sunday circular

10 Things That Delighted Us Last Week: From Statusy Backpacks to SPF Sticks

Photo-Illustration: The Strategist; Photo: Retailers

We write about hundreds of products every week. Here, in our version of the Sunday circular, we’ve plucked some of our recent favorites: expert-recommended essentials, life-changing stuff you didn’t know you needed, newly launched gizmos, and very good deals we uncovered while trawling the vast online-shopping universe — including an elegant floral fox brooch, turmeric shot to deter hangovers, and kids’ hairbrush for fuss-free detangling.

The Boulet Brothers’ favorite oil for creating bespoke fragrances

Drag performers Dracmorda and Swanthula Boulet can’t live without this Cliganic jojoba oil. Dracmorda calls it “a miracle, all-purpose oil that we use regularly as a nighttime moisturizer.” Although it’s “nothing special,” it just works: “It never reacts poorly, it never overwets you.” Swanthula says that it’s a great carrier oil if you want to make your own scents — the brothers often mix it with essential oils and gift the resulting concoctions to friends for birthdays and holidays. “We try to customize it to their personality,” Dracmorda says. “No one has been offended — yet.”

The backpack that’s all over the art world

Strategist contributor Molly Dektar first noticed the Patagonia Ultralight Black Hole backpack in 2018, when a colleague told her he’d copied it from artist Dena Yago. Then she saw it multiple times at Art Basel in 2021 and spotted it again the following year “in the possession of two separate artists at Ceramics Club at Greenwich House Pottery.” Compelled to snag one for herself, she instantly understood why it had become the bag du jour in the art world: “It can be carried as either a tote or a backpack, depending on the situation, and it folds into its own internal pocket, for easy storage,” Dektar writes. And it comes with a really generous warranty.

Hiking sandals vouched for by outdoorsy folks

With warmer weather just around the corner, we’ve taken the liberty of rounding up all our best previously recommended women’s sandals. If you’re looking for a sturdy, comfortable option to take you on treks through Yosemite and the Grand Canyon this summer, look no further than the Chaco Z/1s, which we’ve heard about time and again from expert hikers and trail guides. “Chacos come with super-grippy Vibram soles that are heavy-duty and dense,” says Paul Ronto of RunRepeat, who does 90 percent of his hikes in sandals. Photographer Erika Skogg says that they’re “incredibly weatherproof and seem to last forever, even after years of travel wear and tear.”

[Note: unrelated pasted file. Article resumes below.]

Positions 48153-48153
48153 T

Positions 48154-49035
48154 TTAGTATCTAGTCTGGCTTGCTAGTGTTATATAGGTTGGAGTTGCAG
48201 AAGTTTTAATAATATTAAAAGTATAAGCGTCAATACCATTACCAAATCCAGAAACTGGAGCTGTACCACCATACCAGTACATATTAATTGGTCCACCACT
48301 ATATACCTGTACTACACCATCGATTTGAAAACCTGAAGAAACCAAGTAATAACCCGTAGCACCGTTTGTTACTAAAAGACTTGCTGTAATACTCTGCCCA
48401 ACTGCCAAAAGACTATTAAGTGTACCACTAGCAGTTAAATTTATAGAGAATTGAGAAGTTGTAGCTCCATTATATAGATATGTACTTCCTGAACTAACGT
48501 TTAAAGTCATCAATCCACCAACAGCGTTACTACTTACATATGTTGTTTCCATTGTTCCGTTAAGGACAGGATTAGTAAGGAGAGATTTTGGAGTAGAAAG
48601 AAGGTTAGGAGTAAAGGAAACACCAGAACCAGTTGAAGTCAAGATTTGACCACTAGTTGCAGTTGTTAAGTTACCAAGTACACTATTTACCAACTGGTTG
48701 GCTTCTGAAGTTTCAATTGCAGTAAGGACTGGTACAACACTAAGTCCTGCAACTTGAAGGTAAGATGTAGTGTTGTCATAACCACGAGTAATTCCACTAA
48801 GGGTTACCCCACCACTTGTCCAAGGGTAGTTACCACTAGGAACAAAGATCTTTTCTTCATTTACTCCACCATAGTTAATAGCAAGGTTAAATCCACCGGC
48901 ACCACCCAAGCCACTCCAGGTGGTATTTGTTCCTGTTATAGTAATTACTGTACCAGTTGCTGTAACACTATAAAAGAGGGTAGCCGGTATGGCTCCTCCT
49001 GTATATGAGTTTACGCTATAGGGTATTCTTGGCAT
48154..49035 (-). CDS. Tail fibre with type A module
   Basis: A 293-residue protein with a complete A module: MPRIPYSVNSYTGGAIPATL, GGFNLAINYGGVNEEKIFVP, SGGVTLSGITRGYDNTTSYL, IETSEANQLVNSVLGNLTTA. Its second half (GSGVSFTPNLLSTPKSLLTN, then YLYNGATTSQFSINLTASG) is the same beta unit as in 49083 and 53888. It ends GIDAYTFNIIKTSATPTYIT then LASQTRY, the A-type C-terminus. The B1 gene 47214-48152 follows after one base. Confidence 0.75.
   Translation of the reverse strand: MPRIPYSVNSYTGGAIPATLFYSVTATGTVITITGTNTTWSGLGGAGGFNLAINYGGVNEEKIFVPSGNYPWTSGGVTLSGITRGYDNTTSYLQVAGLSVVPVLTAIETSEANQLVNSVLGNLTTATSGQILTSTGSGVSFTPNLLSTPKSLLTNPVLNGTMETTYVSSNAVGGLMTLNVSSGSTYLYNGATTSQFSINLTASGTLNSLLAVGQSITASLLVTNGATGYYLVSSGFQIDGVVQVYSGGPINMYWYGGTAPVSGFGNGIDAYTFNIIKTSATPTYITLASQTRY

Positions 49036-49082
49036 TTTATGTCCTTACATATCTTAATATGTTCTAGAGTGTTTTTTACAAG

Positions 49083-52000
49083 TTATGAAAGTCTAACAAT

A turmeric-infused shot to help stave off hangovers


“I’m not a heavy drinker, but after more than one or two drinks down the pub — I live in London — I wake up feeling groggy, nauseated, and with faint memories of heart-reacting to 16 acquaintances’ Instagram Stories,” admits Strategist writer Rachael Griffiths. On a recent trip to Tokyo, however, she tried a popular Japanese hangover-prevention drink called Ukon no Chikara before a night out and woke up the next morning “feeling fresh and well rested.” Although she was nervous that a stealth hangover would “creep in and pounce late in the day,” none ever materialized, and now she’ll be committing to the blend of vitamin C and anti-inflammatory turmeric ahead of future two-for-one cocktail nights with the girls.

Invisible SPF in stick form

We’ve written about Live Tinted’s Hueguard sunscreen before, calling it “at once lightweight and substantial to the touch” and noting that “even if you do end up using too much, it leaves not a trace of whiteness.” The brand recently released a stick version of the sunscreen, and Strategist senior editor Chelsea Peng took it on vacation, where she used it to top off her regular sun protection. “It’s super-slick and easy to apply, unlike some others that drag,” she says. “And it gives you a glowy highlighter effect when you use it on your cheekbones and nose.”